EXAMPLE DESIGNS

Example design (1): The Spextube III for imaging of static objects:
A low cost portable instrument has been designed to test out the above principle. A picture of the assembled system is shown in figure 3. The systems optical diagram is identical to figure 2. The camera head made by the company Electrim contains a 753x242 pixel CCD detector. The size of the CCD is 6.38x4.78 mm with 8.5x19.75 mm sized pixels. The dynamic range is 8 bits per pixel and the spectral range is 400-1100 nm. The pixel well capacity is 80,000 electrons and the R.M.S. noise is 35 electrons per pixel. Gain, bias and exposure time are controlled by a PC through an ISA bus interface capture card.


Figure 3. Picture of the assembled Spextube Imager III. M is rotary table, T front surface mirror, L1 front lens, A 35mm camera lens adapter, O laser pointer, B barrel contains spectroscope, L3 camera lens, CCD camera head, I lift table, and E two steel bars.

A standard C-mount 50 mm focal length lens (L3) is used to focus the diffracted and dispersed light from the grating/prism (GP) onto the CCD. The lens has manual iris control used to detect the background level of the CCD. The front of the lens is connected to a 100 mm long barrel, which is 48 mm in diameter with threads on both ends to accept components.

A handheld spectroscope made by Paton Hawksley Electronics Ltd. is fitted into the barrel. It features a 30 degree Littrow dispersive prism (P), a 600 grooves/mm transmitting holographic grating (G), a 42 mm focal length lens (L2), and a fixed size slit (S1). These components are housed in a stainless steel tube. The lens is 12 mm in diameter. The slit is 8.8 mm high and 25 mm wide. The grating is fixed parallel to the prism. The prism and grating normal coincide.

The field lens (L1) or the front lens of the spectroscope is connected to a 35 mm camera bayonet base adapter. The adapter has standard C-threads on the other end to fit the barrel with the spectroscope's entrance slit positioned in the focal plane of the lens. This type of adapter enables us to select from a wide range of 35 mm camera lenses manufactured by Nikon. The lens in figure 3 is a 50 mm focal length normal objective including variable focus and manual iris control. All mounts and adapters are found in the Mix and Match assemblies of the company Edmund Scientific (ES).

The above described spectrograph is named Spextube. It is mounted to a lift table, which slides on two 450 mm long steel bars. In addition, a rotary table is installed at the end of the steel bars (See figure 3). Light from the target object is reflected by a front surface aluminized 70 mm square glass mirror into the field of view of the field lens (L1). The mirror is attached to a magnetic disk which fit disk of the rotary table. The hardware of the rotary table consists basically of a unipolar stepper motor connected to a 1:512 gear drive. The stepper motor was disconnected from an old floppy disk drive. It has 200 steps per revolution. The stepping sequence is generated by software via the digital output of the PC's parallel port. An array of Darlington transistor pairs, Motorola's ULN2003 chip, switches and amplifies the current to the coils in the motor. The ULN2003 is also used to switch ON/OFF a relay to control a laser pointer mounted on top of the spectrograph. The laser delivered by ES is used to keep track of the position of the mirror relative to the location of the target object. It is also used in wavelength calibration.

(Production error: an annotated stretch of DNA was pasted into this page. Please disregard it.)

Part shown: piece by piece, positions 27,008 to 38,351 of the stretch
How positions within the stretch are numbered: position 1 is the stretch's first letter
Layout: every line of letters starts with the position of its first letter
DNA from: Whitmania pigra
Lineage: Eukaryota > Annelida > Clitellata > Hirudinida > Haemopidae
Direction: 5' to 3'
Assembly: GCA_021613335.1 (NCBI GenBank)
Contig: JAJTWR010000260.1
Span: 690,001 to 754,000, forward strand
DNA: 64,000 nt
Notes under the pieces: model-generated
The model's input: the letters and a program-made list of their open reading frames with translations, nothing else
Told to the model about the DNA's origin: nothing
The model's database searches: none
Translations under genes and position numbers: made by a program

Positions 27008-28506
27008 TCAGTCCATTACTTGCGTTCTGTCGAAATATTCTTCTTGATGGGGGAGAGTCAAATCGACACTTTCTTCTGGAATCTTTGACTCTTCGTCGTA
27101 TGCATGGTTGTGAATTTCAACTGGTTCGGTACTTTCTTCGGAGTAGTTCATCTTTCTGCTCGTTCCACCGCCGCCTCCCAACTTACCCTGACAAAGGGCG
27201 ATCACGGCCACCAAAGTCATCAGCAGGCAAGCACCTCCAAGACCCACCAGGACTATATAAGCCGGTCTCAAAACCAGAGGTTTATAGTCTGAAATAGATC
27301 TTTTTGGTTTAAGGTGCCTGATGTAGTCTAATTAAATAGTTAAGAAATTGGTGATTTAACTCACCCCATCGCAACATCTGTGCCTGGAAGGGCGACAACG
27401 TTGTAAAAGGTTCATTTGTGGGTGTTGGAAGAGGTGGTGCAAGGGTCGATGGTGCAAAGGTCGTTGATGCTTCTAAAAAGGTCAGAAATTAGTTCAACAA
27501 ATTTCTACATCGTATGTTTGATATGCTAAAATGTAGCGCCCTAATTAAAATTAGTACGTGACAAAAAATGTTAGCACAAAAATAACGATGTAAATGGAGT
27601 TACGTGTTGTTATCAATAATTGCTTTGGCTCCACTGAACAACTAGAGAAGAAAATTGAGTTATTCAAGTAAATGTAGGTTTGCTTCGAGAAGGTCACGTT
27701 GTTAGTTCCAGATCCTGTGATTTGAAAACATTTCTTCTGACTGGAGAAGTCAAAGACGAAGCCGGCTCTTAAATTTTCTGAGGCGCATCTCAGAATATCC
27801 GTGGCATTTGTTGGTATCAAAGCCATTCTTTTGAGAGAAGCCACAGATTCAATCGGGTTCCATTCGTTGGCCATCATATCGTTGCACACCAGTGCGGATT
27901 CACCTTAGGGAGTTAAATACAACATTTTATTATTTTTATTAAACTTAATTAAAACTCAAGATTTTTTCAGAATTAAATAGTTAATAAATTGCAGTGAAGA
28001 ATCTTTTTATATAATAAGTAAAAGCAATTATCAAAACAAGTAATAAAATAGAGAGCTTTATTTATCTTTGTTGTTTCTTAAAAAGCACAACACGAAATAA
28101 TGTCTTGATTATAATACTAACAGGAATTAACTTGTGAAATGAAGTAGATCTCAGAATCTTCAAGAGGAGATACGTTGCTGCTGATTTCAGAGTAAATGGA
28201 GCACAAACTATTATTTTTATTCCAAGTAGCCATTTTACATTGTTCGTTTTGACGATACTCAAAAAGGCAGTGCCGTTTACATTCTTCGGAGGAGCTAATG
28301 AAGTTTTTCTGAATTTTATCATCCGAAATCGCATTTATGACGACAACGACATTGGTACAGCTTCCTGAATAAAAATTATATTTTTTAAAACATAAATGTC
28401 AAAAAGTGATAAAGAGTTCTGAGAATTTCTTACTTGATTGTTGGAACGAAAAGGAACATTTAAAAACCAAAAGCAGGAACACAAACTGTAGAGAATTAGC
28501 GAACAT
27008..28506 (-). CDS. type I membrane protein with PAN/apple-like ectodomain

Example design (2): The Spextube III airborne; AirSpex:
Figure 4 shows an example of the spextube design used on an airborne carrier. There is no need for a rotary element since movement of the airplane makes the image from the front lens slide across the slit. The instrument is tilted at an angle of about 45 degrees relative to the vertical in order to view the ground through a dome mounted on the side of the airplane.